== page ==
Models for the origin of the anthropoid postcranium

Marian Dagosto*

*Corresponding author for this work

Research output: Contribution to journalArticlepeer-review

28 Scopus citations


In traditional interpretations of primate evolution prosimians are portrayed as the stem group of the Anthropoidea, and thus prosimian postcranial anatomy is considered the foundation from which the presumably more derived anthropoid postcranium evolved. This view has been questioned by other researchers who have pointed out several postcranial features of anthropoids, especially platyrrhines, which are in fact phenetically more similar to those of archaic primates and other eutherians than to prosimians. This implies that anthropoids have retained primitive primate character states for these traits, while all prosimians have derived states. If this interpretation is correct, the anthropoid postcranium is a better model for the ancestral euprimate than is any prosimian postcranium, and no currently known fossil or living prosimian can be ancestral to anthropoids. Although these two hypotheses have very different implications for the course of evolution of the primate postcranium, for the relationships of prosimians and anthropoids, and for the timing of important cladistic events in primate evolution, it proves difficult to find a decisive test for them. One line of evidence which helps to resolve this issue is an assessment of the probability that anthropoid-eutherian resemblances are homologousvs the probability that strepsirhine-tarsiiform resemblances are homologous. Since resemblances between prosimian groups are very marked and extend to many areas of the body, they are very likely to be homologous. On the contrary, most of the features in which anthropoids resemble eutherians have convergently evolved elsewhere in mammals including primates, and are therefore less likely to be homologous. On this basis it is concluded that the traditional view is correct: the special resemblances between anthropoids and other eutherians are interpreted as non homologous (i.e., reversals).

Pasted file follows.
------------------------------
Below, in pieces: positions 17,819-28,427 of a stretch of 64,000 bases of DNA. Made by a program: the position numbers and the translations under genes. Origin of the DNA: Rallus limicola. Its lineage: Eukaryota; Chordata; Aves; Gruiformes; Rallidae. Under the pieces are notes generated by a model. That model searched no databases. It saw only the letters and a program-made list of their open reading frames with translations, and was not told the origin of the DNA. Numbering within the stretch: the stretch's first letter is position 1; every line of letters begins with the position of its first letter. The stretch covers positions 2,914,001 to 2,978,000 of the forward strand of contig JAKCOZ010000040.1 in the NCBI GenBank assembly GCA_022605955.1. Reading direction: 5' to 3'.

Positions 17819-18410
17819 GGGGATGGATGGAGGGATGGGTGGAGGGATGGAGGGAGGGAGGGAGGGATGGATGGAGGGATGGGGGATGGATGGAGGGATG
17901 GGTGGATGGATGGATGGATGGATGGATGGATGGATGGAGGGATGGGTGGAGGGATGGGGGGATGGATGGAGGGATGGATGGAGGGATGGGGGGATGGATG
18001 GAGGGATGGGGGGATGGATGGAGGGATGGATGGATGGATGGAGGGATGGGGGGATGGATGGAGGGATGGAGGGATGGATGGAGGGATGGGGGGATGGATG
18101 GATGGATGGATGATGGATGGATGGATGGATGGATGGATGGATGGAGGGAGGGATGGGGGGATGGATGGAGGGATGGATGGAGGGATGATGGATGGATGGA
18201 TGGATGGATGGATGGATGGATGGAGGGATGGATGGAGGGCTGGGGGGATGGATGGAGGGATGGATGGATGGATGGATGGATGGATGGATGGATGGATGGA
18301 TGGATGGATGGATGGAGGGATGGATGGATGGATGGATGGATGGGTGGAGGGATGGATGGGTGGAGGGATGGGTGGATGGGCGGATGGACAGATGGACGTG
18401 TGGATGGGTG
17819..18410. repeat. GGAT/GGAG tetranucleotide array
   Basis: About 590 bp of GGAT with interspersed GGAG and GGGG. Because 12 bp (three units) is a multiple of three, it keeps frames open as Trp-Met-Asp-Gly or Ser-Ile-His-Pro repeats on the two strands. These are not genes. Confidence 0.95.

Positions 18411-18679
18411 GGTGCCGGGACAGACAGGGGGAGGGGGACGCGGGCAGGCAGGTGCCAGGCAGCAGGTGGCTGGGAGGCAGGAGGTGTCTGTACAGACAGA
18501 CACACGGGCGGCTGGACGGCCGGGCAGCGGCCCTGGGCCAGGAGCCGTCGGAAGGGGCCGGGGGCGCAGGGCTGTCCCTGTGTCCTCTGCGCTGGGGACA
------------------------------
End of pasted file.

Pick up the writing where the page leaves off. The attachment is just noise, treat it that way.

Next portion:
Original languageEnglish (US)
Pages (from-to)121-139
Number of pages19
JournalJournal of Human Evolution
Issue number1-2
StatePublished - Jan 1 1990


  • Anthropoids
  • foot anatomy
  • morphotype reconstruction
  • postcranium
  • prosimians

ASJC Scopus subject areas

  • Ecology, Evolution, Behavior and Systematics
  • Anthropology

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